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August 16, 2017

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UNLV ultimate frisbee team has high hopes for collegiate tourney


Richard Brian

Anthony Carvalho, a member of the UNLV Red Storm frisbee team, catches a pass during team practice at the UNLV practice fields.

A closer look at the UNLV ultimate frisbee team

Brian Uran, captain of the UNLV Red Storm frisbee team, prepares to throw during practice at the UNLV practice fields. Launch slideshow »

The roster of UNLV's Ultimate Frisbee club is filled with former high school athletes.

The club, nicknamed the Red Storm, has members who have competed on wrestling, swimming, basketball, football and baseball teams, many from Henderson high schools.

The trick for player-coach Brian Uran is condensing that diverse experience into a competitive Ultimate Frisbee team.

"On this team, we have a hodgepodge of washed up high school athletes," Uran, who played baseball at Green Valley High, said jokingly.

In five years of existence, the Red Storm has become competitive but fallen short of challenging top-ranked clubs such as CU and MIT.

UNLV's 20-man squad will try to break into the top echelon Feb. 6 to 8 at the Trouble in Vegas tournament, a 124-team collegiate competition held at the Silver Bowl Sports Complex.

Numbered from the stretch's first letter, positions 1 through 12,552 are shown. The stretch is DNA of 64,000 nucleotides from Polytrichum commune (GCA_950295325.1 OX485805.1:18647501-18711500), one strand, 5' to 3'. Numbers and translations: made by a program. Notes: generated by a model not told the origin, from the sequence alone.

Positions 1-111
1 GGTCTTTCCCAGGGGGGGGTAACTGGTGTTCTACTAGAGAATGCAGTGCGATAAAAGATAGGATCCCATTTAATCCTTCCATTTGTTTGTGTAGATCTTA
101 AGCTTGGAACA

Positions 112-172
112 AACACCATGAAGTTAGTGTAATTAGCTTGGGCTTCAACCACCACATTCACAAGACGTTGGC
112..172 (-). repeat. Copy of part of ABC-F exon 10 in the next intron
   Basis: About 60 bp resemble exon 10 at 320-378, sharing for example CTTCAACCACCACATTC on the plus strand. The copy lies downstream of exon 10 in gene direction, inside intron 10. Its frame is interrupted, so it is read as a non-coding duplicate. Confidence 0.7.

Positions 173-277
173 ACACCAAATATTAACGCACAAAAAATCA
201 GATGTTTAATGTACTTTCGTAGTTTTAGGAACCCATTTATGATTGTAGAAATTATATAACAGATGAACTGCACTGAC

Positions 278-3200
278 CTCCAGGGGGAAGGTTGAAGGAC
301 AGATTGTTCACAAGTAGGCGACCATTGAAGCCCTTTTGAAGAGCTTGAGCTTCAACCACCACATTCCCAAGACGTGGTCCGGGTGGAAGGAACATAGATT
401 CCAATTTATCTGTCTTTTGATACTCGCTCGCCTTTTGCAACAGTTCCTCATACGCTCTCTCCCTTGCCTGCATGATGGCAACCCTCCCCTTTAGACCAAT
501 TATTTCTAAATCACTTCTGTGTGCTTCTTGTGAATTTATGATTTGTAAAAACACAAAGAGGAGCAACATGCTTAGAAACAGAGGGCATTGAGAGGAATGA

"Athletically, I think we can compete with the best teams in the nation," Uran said. "We just need more time to put into it."

The Red Storm went 5-4 in last year's tournament, which serves as a preseason test before collegiate sectional and regional tournaments in April. "I think we're one year older and one year better," Uran said.

After graduating high school in 2006, Uran put up his mitt but wasn't ready to give up his competitiveness. He found an answer in Ultimate Frisbee, a sport that mixes the art of throwing a disc with the endurance of soccer.

In Ultimate, teams are allowed seven players on the 70-yard field at time. The goal is to catch a throw in the opposition's end zone.

Scoring is not as easy as it sounds, however, as players are not allowed to move once they catch the disc.

Uran spent last season learning the game before taking over as coach in November.

"This let's me work on my athletic side and keeps my competitive fire, but it's a lot of fun, too," he said.

As a club team, the Red Storm is recognized by UNLV, but it does not receive a lot of support aside from an evening practice location. Uran said he expects to get about $400 from the school to help pay for uniforms and equipment.

Members of the Red Storm, meanwhile, try to pinch pennies any way they can when travelling to tournaments.

"We try to save money by carpooling and cramming in as many people as we can in a hotel room," said senior Anthony Carvalho, who played basketball for Foothill. "After a couple trips like that, you get pretty close to your teammates."

Teammate Dustin Martinez, who wrestled and played football and volleyball for Basic, said he started playing Ultimate to keep in shape and ended up falling in love with the sport.

"It's a physically demanding sport with all of the running and sprinting involved," he said.

Sean Ammerman can be reached at 990-2661 or [email protected].

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